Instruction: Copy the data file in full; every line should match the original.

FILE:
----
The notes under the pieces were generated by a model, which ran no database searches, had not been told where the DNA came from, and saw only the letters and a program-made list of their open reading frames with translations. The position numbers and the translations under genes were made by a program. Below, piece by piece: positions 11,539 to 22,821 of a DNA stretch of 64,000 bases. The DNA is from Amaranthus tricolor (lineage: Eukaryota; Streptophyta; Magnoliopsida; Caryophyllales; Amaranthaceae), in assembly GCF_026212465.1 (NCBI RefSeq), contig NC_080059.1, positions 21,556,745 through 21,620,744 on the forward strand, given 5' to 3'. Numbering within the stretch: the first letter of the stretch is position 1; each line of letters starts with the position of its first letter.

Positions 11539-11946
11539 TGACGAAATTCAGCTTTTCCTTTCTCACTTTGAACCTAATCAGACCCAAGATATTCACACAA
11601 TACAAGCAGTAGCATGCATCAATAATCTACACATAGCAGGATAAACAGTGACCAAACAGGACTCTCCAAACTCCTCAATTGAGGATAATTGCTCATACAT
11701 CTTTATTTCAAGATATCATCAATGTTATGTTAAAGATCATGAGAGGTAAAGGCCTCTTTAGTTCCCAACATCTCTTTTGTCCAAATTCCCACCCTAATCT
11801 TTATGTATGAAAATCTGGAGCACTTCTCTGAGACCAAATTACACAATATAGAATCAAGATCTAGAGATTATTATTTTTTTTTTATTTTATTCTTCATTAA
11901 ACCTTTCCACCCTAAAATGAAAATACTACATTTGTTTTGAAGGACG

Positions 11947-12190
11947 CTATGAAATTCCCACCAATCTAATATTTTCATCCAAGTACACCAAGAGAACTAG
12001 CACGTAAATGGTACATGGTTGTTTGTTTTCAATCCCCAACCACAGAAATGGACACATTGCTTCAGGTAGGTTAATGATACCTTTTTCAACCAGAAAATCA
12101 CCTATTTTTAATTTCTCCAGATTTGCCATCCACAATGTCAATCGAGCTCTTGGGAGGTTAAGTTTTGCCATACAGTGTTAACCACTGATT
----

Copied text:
The notes under the pieces were generated by a model, which ran no database searches, had not been told where the DNA came from, and saw only the letters and a program-made list of their open reading frames with translations. The position numbers and the translations under genes were made by a program. Below, piece by piece: positions 11,539 to 22,821 of a DNA stretch of 64,000 bases. The DNA is from Amaranthus tricolor (lineage: Eukaryota; Streptophyta; Magnoliopsida; Caryophyllales; Amaranthaceae), in assembly GCF_026212465.1 (NCBI RefSeq), contig NC_080059.1, positions 21,556,745 through 21,620,744 on the forward strand, given 5' to 3'. Numbering within the stretch: the first letter of the stretch is position 1; each line of letters starts with the position of its first letter.

Positions 11539-11946
11539 TGACGAAATTCAGCTTTTCCTTTCTCACTTTGAACCTAATCAGACCCAAGATATTCACACAA
11601 TACAAGCAGTAGCATGCATCAATAATCTACACATAGCAGGATAAACAGTGACCAAACAGGACTCTCCAAACTCCTCAATTGAGGATAATTGCTCATACAT
11701 CTTTATTTCAAGATATCATCAATGTTATGTTAAAGATCATGAGAGGTAAAGGCCTCTTTAGTTCCCAACATCTCTTTTGTCCAAATTCCCACCCTAATCT
11801 TTATGTATGAAAATCTGGAGCACTTCTCTGAGACCAAATTACACAATATAGAATCAAGATCTAGAGATTATTATTTTTTTTTTATTTTATTCTTCATTAA
11901 ACCTTTCCACCCTAAAATGAAAATACTACATTTGTTTTGAAGGACG

Positions 11947-12190
11947 CTATGAAATTCCCACCAATCTAATATTTTCATCCAAGTACACCAAGAGAACTAG
12001 CACGTAAATGGTACATGGTTGTTTGTTTTCAATCCCCAACCACAGAAATGGACACATTGCTTCAGGTAGGTTAATGATACCTTTTTCAACCAGAAAATCA
12101 CCTATTTTTAATTTCTCCAGATTTGCCATCCACAATGTCAATCGAGCTCTTGGGAGGTTAAGTTTTGCCATACAGTGTTAACCACTGATT